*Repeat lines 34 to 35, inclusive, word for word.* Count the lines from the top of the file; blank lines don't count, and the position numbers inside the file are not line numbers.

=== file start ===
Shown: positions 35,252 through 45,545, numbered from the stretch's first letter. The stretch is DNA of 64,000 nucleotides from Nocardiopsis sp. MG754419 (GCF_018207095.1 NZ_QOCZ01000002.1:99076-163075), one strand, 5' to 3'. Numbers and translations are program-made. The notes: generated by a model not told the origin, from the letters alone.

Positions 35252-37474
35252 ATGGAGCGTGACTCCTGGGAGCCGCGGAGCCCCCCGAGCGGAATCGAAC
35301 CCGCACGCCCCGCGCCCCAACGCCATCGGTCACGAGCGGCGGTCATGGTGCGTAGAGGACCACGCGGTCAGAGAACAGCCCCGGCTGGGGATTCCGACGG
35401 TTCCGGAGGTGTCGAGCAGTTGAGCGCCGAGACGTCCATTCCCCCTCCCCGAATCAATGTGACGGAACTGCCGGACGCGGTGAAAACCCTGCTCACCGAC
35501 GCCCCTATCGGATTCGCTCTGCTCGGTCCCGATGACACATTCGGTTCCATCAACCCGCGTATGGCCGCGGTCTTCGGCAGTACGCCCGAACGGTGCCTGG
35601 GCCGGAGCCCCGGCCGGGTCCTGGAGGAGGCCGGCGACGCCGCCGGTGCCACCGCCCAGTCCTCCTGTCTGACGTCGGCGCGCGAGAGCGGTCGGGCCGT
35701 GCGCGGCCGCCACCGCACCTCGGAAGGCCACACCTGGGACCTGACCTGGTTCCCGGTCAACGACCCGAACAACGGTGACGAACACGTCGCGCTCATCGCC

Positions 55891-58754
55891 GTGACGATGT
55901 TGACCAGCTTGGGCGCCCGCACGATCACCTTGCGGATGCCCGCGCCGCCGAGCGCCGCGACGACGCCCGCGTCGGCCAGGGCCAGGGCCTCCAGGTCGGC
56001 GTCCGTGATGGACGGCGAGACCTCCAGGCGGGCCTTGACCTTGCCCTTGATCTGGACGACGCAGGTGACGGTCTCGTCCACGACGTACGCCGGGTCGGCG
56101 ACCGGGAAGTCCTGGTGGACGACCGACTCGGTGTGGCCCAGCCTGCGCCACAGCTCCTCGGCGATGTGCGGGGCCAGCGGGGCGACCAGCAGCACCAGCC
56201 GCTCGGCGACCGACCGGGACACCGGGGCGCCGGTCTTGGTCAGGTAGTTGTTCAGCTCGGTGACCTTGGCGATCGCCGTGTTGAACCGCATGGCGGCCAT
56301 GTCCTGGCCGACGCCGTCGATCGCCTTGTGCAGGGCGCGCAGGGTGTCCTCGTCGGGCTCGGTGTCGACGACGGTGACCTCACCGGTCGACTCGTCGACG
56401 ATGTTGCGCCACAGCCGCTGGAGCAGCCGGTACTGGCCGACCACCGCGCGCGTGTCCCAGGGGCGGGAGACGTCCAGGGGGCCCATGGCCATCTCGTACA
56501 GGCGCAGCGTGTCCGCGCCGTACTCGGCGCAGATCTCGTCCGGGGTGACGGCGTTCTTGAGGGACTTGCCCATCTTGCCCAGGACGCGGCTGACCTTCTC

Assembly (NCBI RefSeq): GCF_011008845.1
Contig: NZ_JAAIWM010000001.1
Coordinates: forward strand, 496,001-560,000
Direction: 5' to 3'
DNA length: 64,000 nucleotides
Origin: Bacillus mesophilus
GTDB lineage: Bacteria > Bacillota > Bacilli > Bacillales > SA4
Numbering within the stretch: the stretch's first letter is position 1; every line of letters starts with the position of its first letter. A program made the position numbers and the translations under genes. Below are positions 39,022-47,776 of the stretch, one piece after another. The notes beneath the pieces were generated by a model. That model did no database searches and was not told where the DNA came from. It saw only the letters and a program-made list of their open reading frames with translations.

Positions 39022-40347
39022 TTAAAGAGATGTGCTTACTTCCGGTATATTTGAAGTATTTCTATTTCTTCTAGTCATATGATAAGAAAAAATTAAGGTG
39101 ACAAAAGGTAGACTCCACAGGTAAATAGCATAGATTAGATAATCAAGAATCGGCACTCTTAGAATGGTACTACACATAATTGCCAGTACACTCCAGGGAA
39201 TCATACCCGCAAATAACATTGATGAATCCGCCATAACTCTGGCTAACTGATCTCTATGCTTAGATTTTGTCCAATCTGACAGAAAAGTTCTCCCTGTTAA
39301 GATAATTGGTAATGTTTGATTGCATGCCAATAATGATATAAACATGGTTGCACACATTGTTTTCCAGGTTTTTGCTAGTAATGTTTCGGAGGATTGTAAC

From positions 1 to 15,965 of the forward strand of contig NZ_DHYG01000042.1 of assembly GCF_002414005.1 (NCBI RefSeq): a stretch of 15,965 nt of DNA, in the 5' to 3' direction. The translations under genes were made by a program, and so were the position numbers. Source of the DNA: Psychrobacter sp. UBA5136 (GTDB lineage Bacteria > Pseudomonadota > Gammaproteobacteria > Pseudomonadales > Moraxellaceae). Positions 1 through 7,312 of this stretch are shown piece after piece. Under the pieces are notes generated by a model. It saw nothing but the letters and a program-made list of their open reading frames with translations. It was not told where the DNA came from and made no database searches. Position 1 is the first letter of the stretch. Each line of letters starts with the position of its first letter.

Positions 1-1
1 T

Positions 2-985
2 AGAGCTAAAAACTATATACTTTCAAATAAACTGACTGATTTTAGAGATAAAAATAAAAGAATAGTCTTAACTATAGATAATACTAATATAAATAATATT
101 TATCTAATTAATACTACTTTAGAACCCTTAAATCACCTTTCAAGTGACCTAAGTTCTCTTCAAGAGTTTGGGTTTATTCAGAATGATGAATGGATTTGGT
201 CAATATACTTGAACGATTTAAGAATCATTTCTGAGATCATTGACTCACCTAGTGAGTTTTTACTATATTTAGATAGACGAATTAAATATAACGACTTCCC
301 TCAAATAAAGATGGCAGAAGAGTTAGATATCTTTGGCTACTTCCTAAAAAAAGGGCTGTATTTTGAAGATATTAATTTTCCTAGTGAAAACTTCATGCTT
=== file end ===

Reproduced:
Positions 2-985
2 AGAGCTAAAAACTATATACTTTCAAATAAACTGACTGATTTTAGAGATAAAAATAAAAGAATAGTCTTAACTATAGATAATACTAATATAAATAATATT